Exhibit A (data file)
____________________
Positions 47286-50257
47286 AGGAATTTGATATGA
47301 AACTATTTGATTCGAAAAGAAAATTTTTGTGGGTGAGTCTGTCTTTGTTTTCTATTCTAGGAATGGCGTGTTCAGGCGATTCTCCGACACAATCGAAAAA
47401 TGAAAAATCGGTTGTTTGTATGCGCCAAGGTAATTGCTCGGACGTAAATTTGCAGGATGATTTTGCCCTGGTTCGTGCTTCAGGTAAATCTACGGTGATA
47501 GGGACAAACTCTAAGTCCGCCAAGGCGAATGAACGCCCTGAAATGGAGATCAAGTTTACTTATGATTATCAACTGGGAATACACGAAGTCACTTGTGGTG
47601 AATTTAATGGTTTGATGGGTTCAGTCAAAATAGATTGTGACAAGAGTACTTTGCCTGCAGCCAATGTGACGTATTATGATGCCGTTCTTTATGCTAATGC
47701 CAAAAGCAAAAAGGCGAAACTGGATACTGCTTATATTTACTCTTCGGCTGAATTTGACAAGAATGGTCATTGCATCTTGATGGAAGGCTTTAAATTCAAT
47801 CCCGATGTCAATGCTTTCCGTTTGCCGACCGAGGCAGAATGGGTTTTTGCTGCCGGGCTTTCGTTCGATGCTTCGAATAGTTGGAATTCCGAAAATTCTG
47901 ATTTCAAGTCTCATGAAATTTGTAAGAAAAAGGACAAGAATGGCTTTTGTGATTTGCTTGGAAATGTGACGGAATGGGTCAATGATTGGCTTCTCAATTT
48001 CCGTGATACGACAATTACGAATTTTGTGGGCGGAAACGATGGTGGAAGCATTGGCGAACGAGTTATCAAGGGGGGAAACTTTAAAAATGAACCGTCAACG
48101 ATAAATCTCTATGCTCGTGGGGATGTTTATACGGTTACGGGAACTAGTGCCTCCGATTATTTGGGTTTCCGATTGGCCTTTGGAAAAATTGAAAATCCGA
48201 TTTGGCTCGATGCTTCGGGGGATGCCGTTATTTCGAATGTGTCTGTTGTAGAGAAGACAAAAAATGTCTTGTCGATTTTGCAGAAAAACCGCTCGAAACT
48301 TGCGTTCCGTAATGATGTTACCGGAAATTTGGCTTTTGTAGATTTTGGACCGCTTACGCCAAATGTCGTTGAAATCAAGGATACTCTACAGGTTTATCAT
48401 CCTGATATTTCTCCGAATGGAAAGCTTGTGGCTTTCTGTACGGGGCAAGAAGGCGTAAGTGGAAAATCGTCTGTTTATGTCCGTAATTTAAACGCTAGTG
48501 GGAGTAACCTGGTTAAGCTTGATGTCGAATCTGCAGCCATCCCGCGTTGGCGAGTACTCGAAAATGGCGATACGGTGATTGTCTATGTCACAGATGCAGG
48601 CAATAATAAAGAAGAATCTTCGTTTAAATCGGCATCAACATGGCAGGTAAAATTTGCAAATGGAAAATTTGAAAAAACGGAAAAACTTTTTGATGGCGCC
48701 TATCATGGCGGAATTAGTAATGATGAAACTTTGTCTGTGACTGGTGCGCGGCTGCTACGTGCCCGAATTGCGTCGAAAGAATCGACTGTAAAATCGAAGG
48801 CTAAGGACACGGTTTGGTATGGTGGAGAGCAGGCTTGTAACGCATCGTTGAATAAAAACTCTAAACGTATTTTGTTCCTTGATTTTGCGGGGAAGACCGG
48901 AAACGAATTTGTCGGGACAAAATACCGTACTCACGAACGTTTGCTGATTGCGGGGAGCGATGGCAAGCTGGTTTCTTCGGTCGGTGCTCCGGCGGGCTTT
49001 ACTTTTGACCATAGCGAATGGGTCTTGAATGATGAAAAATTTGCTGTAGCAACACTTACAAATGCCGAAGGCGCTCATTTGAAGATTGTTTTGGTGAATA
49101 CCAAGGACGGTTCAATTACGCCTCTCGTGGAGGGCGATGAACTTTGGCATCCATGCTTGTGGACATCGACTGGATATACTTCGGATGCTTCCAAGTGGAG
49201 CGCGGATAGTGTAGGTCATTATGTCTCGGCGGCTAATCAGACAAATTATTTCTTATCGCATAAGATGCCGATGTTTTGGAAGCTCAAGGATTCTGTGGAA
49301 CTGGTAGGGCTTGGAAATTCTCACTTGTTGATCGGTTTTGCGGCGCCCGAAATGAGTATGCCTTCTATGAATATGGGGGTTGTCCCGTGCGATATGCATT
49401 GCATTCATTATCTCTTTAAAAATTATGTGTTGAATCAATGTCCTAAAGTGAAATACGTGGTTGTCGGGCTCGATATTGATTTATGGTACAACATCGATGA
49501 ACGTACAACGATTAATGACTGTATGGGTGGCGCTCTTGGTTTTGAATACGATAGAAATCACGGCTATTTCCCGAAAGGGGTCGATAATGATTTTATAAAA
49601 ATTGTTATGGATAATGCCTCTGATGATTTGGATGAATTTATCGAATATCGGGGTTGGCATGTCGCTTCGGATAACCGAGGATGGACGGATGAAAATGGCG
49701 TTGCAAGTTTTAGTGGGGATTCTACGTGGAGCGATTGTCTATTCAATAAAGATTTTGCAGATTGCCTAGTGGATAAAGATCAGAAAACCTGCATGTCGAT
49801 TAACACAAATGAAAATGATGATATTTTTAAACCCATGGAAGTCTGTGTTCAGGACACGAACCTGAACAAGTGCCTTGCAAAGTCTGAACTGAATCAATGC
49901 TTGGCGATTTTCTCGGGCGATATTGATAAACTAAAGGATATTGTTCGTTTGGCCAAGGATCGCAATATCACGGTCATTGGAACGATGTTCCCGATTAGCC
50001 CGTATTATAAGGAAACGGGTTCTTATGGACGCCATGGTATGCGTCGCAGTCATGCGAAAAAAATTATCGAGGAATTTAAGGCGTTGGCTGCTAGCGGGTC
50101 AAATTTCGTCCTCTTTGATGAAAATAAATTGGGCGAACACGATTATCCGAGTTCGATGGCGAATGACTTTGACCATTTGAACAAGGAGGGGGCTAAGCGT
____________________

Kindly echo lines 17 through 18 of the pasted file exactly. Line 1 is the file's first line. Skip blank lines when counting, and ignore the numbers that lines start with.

48701 TATCATGGCGGAATTAGTAATGATGAAACTTTGTCTGTGACTGGTGCGCGGCTGCTACGTGCCCGAATTGCGTCGAAAGAATCGACTGTAAAATCGAAGG
48801 CTAAGGACACGGTTTGGTATGGTGGAGAGCAGGCTTGTAACGCATCGTTGAATAAAAACTCTAAACGTATTTTGTTCCTTGATTTTGCGGGGAAGACCGG